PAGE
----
Unlike traditional gratings, volume phase holographic (VPH) gratings do not have surface grooves. Instead, VPH gratings consist of a dichromated gelatin (DCG) film between two glass substrates. These VPH gratings are designed to reduce the periodic errors that can occur in blazed gratings. Surface gratings with high groove density also have an issue with polarization dependent loss. These unique transmission gratings deliver high first-order diffraction peak efficiency, low polarization dependence, and uniform performance over broad bandwidths.

The desired grating pattern is comprised of a repetitive series of lines separated by distance a. The fringe planes for transmission gratings are perpendicular to the plane of the plate as seen in Figure 8, allowing any frequency of light to pass through the plate. Diffraction occurs as incoming light crosses through the DCG film. Therefore, the three major factors that determine performance are film thickness, bulk index (the average index of refraction between Bragg planes), and index modulation (the difference of index of refraction between the Bragg planes). The incident light enters the grating at an angle of theta sub i, as measured from the surface normal. The light of order m exiting the grating leaves at an angle of theta sub m, relative to the surface normal. The grating expression mentioned above can be used to calculate diffraction angles for volume phase holographic gratings since dispersion is based on the line density. The quality of the grating is determined by the fringe contrast, with a poor fringe contrast resulting in low efficiency or no grating at all.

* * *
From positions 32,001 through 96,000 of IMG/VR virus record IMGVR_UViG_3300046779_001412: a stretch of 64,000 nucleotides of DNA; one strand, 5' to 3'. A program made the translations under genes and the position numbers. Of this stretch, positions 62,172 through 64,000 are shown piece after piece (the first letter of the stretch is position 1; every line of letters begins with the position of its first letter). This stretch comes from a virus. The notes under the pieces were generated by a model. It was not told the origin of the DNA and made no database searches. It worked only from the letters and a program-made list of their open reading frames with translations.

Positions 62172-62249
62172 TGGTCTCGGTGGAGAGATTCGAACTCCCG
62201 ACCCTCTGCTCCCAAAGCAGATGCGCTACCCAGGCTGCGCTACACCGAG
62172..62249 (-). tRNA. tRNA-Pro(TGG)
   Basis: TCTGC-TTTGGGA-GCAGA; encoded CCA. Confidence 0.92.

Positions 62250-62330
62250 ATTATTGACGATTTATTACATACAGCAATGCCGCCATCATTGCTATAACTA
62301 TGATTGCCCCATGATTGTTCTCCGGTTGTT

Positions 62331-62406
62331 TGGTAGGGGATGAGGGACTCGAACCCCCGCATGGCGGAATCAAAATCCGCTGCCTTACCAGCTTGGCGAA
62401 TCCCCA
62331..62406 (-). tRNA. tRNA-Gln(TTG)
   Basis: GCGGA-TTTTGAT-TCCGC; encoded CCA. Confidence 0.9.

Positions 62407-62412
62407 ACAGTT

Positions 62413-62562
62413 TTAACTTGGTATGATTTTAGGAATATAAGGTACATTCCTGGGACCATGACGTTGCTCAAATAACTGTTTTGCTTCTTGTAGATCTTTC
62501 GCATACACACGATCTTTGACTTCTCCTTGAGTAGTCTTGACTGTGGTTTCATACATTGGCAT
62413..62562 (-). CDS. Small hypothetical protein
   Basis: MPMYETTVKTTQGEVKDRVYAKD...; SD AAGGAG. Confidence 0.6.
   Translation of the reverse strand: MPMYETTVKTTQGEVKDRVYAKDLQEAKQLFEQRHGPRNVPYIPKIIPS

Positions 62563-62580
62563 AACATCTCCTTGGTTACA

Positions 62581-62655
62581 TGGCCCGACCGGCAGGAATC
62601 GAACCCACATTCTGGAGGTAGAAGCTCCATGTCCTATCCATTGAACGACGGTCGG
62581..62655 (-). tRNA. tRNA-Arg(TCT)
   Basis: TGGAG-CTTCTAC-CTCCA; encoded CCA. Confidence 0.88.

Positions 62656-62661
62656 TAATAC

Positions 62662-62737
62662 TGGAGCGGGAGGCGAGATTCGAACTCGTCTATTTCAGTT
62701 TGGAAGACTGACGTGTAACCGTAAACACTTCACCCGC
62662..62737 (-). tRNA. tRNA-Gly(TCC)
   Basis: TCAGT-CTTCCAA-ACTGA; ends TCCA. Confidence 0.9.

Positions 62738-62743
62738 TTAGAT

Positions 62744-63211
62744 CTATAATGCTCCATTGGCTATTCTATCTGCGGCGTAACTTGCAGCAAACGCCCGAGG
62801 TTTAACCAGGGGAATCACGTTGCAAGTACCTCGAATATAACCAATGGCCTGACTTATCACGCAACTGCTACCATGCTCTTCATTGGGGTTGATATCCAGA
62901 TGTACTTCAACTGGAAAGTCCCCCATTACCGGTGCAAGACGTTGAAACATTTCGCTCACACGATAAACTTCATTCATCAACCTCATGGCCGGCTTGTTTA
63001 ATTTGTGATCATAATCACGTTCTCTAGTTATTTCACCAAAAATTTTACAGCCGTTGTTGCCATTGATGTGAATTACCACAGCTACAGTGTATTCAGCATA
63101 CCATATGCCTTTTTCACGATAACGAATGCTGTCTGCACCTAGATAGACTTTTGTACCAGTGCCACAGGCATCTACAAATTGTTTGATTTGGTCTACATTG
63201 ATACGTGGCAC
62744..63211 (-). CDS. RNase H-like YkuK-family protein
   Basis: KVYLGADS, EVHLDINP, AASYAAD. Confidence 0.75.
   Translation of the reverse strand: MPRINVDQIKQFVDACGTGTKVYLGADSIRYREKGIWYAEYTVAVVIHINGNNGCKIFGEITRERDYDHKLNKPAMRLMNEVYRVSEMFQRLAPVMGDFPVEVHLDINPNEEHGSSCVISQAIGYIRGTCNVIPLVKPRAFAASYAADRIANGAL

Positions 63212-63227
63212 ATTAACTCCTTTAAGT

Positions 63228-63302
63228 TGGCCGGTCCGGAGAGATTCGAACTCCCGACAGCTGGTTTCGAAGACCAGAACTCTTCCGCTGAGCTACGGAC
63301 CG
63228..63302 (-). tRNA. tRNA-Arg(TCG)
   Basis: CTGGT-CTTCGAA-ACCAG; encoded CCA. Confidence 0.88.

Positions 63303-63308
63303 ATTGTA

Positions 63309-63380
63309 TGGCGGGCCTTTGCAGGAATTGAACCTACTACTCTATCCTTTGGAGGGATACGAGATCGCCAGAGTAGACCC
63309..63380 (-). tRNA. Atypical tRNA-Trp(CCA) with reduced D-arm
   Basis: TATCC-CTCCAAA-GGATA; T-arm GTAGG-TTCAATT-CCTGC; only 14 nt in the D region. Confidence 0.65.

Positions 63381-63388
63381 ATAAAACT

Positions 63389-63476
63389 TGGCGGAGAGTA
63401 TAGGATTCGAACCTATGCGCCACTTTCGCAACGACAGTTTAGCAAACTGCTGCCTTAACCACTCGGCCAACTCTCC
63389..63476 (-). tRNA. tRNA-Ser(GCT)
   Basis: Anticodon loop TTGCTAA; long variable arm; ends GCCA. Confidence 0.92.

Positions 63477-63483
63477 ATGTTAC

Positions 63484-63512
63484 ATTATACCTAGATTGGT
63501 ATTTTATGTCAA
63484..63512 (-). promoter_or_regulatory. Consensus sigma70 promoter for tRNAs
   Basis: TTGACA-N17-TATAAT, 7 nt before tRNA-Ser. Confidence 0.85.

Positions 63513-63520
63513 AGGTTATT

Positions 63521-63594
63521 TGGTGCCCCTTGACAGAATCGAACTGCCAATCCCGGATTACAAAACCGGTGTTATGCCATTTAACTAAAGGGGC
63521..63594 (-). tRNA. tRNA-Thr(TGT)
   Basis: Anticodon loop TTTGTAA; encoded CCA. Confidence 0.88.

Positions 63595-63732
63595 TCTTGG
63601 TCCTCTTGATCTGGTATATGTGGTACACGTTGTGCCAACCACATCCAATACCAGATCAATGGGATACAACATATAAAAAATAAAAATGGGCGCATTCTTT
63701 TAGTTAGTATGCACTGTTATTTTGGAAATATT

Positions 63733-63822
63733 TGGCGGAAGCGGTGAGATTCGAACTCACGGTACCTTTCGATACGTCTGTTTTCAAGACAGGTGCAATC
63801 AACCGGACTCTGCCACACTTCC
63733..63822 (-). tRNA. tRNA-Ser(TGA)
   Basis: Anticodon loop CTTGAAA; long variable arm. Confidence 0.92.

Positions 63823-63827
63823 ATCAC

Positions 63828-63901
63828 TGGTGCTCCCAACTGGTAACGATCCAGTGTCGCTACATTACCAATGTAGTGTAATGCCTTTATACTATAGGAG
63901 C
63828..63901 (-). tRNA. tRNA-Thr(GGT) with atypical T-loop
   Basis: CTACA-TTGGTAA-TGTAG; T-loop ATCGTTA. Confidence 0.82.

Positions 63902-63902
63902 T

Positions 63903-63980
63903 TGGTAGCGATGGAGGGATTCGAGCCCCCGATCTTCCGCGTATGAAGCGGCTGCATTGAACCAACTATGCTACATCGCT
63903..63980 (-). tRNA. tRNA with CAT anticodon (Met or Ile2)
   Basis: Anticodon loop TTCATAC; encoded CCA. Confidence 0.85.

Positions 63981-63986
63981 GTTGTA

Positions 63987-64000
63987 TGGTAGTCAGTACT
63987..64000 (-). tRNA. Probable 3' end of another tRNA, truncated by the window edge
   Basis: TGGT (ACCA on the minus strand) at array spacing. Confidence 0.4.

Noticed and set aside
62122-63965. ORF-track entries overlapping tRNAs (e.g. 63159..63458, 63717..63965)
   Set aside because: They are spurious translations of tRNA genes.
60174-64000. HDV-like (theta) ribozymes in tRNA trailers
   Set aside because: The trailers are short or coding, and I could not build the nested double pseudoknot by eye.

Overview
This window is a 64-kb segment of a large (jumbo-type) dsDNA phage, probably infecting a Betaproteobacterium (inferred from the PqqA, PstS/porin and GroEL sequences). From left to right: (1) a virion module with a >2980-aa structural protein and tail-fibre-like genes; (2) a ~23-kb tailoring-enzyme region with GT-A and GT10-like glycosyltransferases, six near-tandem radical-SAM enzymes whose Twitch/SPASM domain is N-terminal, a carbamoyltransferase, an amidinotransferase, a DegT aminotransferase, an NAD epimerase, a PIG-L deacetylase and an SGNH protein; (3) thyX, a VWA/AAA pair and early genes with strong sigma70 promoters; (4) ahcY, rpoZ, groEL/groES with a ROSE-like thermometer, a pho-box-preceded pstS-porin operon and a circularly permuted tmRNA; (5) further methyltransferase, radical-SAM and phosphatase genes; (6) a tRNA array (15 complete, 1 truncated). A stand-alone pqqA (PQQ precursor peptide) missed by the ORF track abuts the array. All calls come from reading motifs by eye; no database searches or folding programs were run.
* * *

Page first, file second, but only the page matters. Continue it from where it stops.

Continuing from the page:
The DCG film is taken through multiple quality control steps to ensure it performs up to standard and then cut into the desired size. The film is sealed between two glass covers to prevent degradation of the material. Since the DCG film is contained between two glass substrates, VPH gratings have high durability and long lifetimes, as well as easy maintenance compared to other gratings that can be easily damaged.

Holographic Gratings
Figure 9. Holographic Grating

Holographic Surface Reflective Gratings